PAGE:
Greetings from the Mainland!
By 3:00 this afternoon we were all feeling a little cooped up and grumpy. "Let's go to the park!" I said, in code. P-A-R-K, so that Ari didn't get prematurely excited. Jessica agreed. The park would be just the thing on a fine, sunny Sunday afternoon.
The park in question is located about 2 kilometers from our house, and is absolutely enormous. With wide open spaces and no power lines nearby, it's a prime spot to let out a bit of string and put up a kite. And it just so happened that I brought my kite from Canada - a blue L.L. Bean kite with a long tail.
Actually, that kite has a long history. My mom bought it for me when we were leaving for Cambodia. She informed me that Cambodian boys like flying kites (with the probable implication that I would like flying kites too). However, whether through neglect or general distractedness, I never flew the kite. I don't even know if I took it out of the bag. But as we packed the bags for China, I saw it there, and tossed it in.
Even before we reached the park, we could see dozens of kites in the air. The sky was peppered with them, some sailing unbelievably high, appearing motionless. Inside, we found people of all ages, some there with their children, or their spouse, or even by themselves, all with a spool of twine in hand.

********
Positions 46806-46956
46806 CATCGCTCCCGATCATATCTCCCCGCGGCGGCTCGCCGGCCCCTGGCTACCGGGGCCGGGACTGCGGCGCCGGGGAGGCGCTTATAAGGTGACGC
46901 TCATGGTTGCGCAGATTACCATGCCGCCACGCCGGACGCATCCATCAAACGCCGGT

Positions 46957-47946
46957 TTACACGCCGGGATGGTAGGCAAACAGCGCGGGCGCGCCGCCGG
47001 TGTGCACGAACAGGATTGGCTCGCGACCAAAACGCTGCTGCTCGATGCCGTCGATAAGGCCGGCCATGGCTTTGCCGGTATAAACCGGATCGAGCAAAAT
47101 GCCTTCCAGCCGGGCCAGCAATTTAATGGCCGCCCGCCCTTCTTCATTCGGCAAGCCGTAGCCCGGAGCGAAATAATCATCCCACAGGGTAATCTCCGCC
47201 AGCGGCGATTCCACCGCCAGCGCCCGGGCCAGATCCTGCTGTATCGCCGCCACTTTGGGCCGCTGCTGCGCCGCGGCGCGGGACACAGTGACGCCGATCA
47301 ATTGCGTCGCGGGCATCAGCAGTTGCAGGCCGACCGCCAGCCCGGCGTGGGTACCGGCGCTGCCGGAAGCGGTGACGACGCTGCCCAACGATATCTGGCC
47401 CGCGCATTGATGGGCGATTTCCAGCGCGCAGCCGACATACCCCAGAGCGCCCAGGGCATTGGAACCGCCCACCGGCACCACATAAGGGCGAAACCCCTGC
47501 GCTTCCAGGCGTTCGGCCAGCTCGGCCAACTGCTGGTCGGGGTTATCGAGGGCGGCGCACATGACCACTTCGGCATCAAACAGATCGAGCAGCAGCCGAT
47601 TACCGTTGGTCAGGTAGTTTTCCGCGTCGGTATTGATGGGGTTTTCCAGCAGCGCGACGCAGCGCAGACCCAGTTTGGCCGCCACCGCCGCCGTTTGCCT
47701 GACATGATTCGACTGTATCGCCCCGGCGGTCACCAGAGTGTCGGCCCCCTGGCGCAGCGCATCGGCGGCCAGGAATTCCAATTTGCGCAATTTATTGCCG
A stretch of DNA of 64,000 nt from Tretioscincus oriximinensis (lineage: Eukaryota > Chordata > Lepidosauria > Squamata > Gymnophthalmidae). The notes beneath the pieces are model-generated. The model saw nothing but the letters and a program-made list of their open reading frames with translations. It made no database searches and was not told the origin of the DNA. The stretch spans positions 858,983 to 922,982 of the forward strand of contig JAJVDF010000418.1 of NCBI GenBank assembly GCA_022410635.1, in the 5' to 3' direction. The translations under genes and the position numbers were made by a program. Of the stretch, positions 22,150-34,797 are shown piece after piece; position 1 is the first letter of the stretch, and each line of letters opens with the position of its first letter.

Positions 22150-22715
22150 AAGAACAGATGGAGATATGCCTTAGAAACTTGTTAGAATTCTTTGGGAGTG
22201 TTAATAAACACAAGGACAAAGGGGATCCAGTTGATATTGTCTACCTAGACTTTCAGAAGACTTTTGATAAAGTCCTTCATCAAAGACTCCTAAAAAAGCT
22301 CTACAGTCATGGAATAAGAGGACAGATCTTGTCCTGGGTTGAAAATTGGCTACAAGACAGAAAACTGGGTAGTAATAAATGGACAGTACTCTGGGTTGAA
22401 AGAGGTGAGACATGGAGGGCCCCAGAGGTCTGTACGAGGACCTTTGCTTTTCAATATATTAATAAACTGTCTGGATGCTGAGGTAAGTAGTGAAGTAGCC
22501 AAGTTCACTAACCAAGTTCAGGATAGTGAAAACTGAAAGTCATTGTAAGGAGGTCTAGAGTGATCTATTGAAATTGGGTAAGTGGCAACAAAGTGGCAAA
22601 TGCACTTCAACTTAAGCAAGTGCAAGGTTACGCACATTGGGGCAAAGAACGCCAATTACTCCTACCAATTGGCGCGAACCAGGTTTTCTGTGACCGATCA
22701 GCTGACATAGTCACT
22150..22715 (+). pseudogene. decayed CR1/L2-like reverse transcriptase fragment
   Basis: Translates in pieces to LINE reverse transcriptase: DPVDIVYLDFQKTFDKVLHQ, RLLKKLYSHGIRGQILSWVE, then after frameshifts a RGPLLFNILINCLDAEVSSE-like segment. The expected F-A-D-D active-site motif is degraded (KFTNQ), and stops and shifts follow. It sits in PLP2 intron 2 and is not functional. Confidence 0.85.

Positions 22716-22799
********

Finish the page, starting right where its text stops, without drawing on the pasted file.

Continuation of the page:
The boys loved chasing the kite's tail, getting completely tangled in the ribbons. My kite must be a "trick" kite, because it does all sorts of spirals and figure-eights. Because the tail is at least 10 feet long, it is really very pretty to watch.
But not nearly as pretty as some of the other kites on display. I had the sensation I was entering into a club, where horsepower and chrome were traded for wingspan and size of spool. Some folks had kites that were easily 6 feet across, while others had massive mechanical spools with hundreds of feet of twine.
An unexpectedly fun feature to the whole affair was that the few trees that are scattered about the park seem to be magnets for kites. It's great (in a sick sort of way) to watch a kite spin and wheel out of control, veering unerringly for the trees. Everyone's eyes are fixed on the ill-fated creation, some cringing, some grinning with open-mouthed anticipation. And of course, it's impossible that a kite should merely become lodged in a tree. They become ensnared. Woven, even.
But it's not all bad. I made friends with two couples as I helped them retrieve their kites. It helps that I am 6 inches taller than them, and that I found a really long stick.
Getting out was really good for all of us. First of all, it was good to get some fresh air, take in the sights, and go somewhere that the boys could run around and horseplay without fear of getting lost or trampled. But even more than this, it was nice that we picked a place to go, went, and enjoyed it. A bit of a feeling of independence, I guess.
Here are a few shots of the many kites that were out today. Because they were so high, my camera just captured a blurry image. So I played around a bit.